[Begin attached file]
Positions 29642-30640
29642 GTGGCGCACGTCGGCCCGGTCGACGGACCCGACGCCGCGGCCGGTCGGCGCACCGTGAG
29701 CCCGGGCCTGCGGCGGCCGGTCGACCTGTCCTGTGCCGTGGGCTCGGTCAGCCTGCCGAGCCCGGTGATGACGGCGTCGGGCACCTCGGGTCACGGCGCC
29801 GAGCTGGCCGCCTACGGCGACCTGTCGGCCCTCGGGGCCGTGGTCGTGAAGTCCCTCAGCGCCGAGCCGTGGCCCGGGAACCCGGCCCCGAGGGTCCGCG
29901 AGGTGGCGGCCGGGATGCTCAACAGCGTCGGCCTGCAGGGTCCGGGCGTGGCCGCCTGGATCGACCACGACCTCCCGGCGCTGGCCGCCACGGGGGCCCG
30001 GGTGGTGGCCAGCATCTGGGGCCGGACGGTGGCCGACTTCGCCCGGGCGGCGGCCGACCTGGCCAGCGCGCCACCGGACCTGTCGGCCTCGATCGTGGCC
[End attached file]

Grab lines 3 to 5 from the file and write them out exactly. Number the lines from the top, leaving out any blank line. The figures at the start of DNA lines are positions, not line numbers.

29701 CCCGGGCCTGCGGCGGCCGGTCGACCTGTCCTGTGCCGTGGGCTCGGTCAGCCTGCCGAGCCCGGTGATGACGGCGTCGGGCACCTCGGGTCACGGCGCC
29801 GAGCTGGCCGCCTACGGCGACCTGTCGGCCCTCGGGGCCGTGGTCGTGAAGTCCCTCAGCGCCGAGCCGTGGCCCGGGAACCCGGCCCCGAGGGTCCGCG
29901 AGGTGGCGGCCGGGATGCTCAACAGCGTCGGCCTGCAGGGTCCGGGCGTGGCCGCCTGGATCGACCACGACCTCCCGGCGCTGGCCGCCACGGGGGCCCG